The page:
Three researchers who developed a way to see the basic molecules of life in three dimensions won the 2017 Nobel Prize in chemistry, the Royal Swedish Academy of Sciences announced on Wednesday.
Jacques Dubochet of Switzerland’s University of Lausanne, Joachim Frank of Columbia University in New York City, and Richard Henderson of the MRC Laboratory of Molecular Biology in England were honored “for developing cryo-electron microscopy for the high-resolution structure determination of biomolecules in solution,” said Göran Hansson, secretary general of the Royal Swedish Academy of Sciences, in announcing the prize in Stockholm.
Basically, cryo-EM lets biologists see what they’re studying, from the surface of the Zika virus to human enzymes involved in disease. And that has big implications for drug development: Seeing the shape of a molecule involved in cancer, for instance, can give scientists clues about the kind of molecule they need to create to disrupt the disease. The prize is therefore another example of the chemistry Nobel honoring research that is squarely within biology.
“This discovery is like the Google Earth for molecules in that it takes us down to the fine detail of atoms within proteins,” Allison Campbell, president of the American Chemical Society, said. “A picture truly is worth a thousand words, and the laureates’ discoveries are invaluable to our understanding of life and the development of new therapeutics.”
“I think this is a very exciting choice,” Jeremy Berg, editor-in-chief of Science and former director of the National Institute for General Medical Sciences at the National Institutes of Health, told STAT.
Cryo-EM “is truly revolutionizing biochemistry, particularly over the past five years,” Berg said. Many of the structures it has revealed, often at an atomic level, “are those of greatest interest to biologists, but have been difficult to reveal by other means,” he said, including “ion channels central to the function of the nervous system and the machinery for splicing RNA, essential for effective gene expression.”
The three laureates worked independently, but their discoveries about how to prepare biological samples to have their picture taken, how to take the picture without destroying the sample, and how to turn the initial fuzzy image into something sharp converged to make cryo-EM today’s go-to imaging technology.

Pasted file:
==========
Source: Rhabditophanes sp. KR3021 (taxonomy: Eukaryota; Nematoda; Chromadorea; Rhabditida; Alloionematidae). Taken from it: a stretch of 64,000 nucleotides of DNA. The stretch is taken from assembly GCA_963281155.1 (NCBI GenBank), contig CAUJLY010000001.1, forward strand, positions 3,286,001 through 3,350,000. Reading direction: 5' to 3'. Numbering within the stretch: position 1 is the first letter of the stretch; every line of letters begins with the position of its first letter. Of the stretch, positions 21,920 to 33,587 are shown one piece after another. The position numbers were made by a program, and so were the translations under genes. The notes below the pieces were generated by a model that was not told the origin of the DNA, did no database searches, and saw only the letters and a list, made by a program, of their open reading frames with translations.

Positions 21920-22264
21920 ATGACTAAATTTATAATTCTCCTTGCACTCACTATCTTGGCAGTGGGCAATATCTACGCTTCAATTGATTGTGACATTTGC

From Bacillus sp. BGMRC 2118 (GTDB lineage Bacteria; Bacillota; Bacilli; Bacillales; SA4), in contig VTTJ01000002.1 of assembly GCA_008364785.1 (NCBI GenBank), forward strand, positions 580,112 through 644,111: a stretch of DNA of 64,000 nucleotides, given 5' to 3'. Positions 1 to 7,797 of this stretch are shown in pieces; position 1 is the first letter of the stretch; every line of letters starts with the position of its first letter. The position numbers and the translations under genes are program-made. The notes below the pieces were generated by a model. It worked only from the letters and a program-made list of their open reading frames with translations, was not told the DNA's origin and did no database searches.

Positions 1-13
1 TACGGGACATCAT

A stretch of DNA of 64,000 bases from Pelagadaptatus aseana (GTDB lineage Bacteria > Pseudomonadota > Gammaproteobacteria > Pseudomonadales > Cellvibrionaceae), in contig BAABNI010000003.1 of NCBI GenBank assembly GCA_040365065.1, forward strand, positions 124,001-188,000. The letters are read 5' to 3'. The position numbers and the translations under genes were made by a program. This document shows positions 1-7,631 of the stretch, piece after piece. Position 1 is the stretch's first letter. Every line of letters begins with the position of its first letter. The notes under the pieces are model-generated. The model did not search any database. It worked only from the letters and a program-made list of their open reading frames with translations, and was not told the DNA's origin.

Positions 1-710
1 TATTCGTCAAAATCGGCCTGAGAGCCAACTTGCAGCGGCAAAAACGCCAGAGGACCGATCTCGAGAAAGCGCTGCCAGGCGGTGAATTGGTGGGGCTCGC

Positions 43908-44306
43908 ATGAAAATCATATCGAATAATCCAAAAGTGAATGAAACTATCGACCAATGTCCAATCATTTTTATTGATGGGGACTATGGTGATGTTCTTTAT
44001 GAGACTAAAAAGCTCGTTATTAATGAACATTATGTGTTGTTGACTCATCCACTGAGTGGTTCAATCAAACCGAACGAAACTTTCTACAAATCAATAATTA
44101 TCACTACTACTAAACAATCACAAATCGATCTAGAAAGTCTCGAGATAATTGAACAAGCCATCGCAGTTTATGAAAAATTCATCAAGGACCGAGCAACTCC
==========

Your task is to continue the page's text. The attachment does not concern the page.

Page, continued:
Older microscopic techniques couldn’t generate images of life’s molecular machines; the cutting-edge technique of yore, electron microscopy, seemed to work only for seeing dead objects, since the electron beam destroys living things. But Frank, who said on Wednesday that he “didn’t mind” receiving the early-morning call from Stockholm, developed a way to take the fuzzy 2-D images from electron microscopes and turn them into a sharp 3-D picture, the first step toward cryo-EM.
Ordinary electron microscopy makes biomolecules, which contain water, collapse. But in the 1970s Dubochet showed that adding water to electron microscopy in a certain way that prevented that. He cooled water so rapidly that it became a sort of solid liquid (more like glass than ice), forming a sort of cage around the biological sample. That cage helped the biomolecules keep their shape during the imaging.
(Dubochet is known not only for his discoveries but also for having one of science’s more unusual official CVs, which starts with being “conceived by optimistic parents” in October 1941 and includes “being the first official dyslexic in the canton of Vaud” in 1955.)
Henderson showed that it is possible to freeze biomolecules “mid-movement,” the Nobel committee said, generating a three-dimensional image of a protein down to the atomic level. His breakthrough came in 1990, when he used cryo-EM to reveal the 3-D structure of a bacterial protein called bacteriorhodopsin. That demonstration of what cryo-EM could achieve was “decisive for both the basic understanding of life’s chemistry and for the development of pharmaceuticals,” the committee said.
In the new millennium, cryo-EM became the go-to technology for seeing the molecules of life, capturing everything from proteins that cause antibiotic resistance to the surface of the Zika virus to receptors in human cells that sense the spiciness molecule in chili peppers. And biologists hope that by actually seeing what their drugs have to target, they might develop more effective medications more quickly: a study last year, for instance, showed the atomic-level structure of an enzyme that, if disrupted, might fight cancer.
The three scientists will receive the Nobel Medal, Nobel Diploma, and a document confirming the Nobel Prize amount (9 million Swedish krona, about $1.1 million) from King Carl XVI Gustaf of Sweden at the annual Nobel ceremony in Stockholm on Dec. 10, along with the rest of this year’s laureates.
This story has been updated.